Vatican Radio: Still Making Waves

A new report on the health effects of the Vatican's shortwave transmitters says the church is causing cancer in children

3 min read

20 July 2010--A new study ordered by a court in Rome has revived the decadelong battle between the inhabitants of Cesano, Italy, who live close to a huge complex of shortwave antennas, and the operator of this complex, Vatican Radio [see "Sins of Transmission?" IEEE Spectrum , October 2005].  Environmentalists and the residents of Cesano and neighboring communities have been claiming for years that radiation from the antenna complex, located on a large plot 25 kilometers north of Rome, has increased the number of leukemia and lymphoma cases in children. It is an accusation the Vatican continues to deny.

The new 300-page research report, by a team at Milan's National Tumor Institute led by Andrea Micheli, supports the claim of Cesano residents: Nineteen children living at a distance of 12 km or less from the antennas died from leukemia or lymphoma between 1980 and 2003, a figure higher than in control groups in other parts of the country.

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Restoring Hearing With Beams of Light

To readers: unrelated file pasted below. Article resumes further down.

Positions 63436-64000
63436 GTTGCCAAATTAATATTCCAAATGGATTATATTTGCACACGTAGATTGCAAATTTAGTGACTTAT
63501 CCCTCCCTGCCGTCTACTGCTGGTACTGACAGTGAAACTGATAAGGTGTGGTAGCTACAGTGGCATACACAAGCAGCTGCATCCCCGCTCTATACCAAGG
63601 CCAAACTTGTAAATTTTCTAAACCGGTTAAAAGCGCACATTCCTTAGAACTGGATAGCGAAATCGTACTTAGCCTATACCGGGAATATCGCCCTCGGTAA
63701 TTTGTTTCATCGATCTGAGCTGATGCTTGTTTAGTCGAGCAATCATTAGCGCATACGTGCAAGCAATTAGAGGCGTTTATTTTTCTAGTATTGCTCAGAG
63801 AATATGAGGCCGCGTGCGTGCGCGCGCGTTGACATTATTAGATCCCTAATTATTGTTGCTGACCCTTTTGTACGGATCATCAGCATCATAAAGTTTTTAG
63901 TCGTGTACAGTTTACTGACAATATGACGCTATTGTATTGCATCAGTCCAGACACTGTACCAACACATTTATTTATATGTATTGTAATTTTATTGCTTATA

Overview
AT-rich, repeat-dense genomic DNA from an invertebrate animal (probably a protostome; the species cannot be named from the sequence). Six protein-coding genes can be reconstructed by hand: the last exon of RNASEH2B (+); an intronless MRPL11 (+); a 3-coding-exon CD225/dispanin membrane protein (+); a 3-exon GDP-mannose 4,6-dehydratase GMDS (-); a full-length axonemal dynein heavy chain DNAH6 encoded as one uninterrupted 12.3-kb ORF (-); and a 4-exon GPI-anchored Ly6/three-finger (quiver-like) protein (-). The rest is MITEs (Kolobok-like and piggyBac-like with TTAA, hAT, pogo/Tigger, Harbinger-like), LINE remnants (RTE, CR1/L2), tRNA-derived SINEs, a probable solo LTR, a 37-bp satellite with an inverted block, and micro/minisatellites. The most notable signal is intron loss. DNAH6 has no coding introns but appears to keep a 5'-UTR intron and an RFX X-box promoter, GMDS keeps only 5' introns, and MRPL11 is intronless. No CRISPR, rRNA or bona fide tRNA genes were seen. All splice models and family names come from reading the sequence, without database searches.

Gene therapy and optoelectronics could radically upgrade hearing for millions of people

13 min read
A computer graphic shows a gray structure that’s curled like a snail’s shell. A big purple line runs through it. Many clusters of smaller red lines are scattered throughout the curled structure.

Human hearing depends on the cochlea, a snail-shaped structure in the inner ear. A new kind of cochlear implant for people with disabling hearing loss would use beams of light to stimulate the cochlear nerve.

Lakshay Khurana and Daniel Keppeler
Blue

There’s a popular misconception that cochlear implants restore natural hearing. In fact, these marvels of engineering give people a new kind of “electric hearing” that they must learn how to use.

Natural hearing results from vibrations hitting tiny structures called hair cells within the cochlea in the inner ear. A cochlear implant bypasses the damaged or dysfunctional parts of the ear and uses electrodes to directly stimulate the cochlear nerve, which sends signals to the brain. When my hearing-impaired patients have their cochlear implants turned on for the first time, they often report that voices sound flat and robotic and that background noises blur together and drown out voices. Although users can have many sessions with technicians to “tune” and adjust their implants’ settings to make sounds more pleasant and helpful, there’s a limit to what can be achieved with today’s technology.

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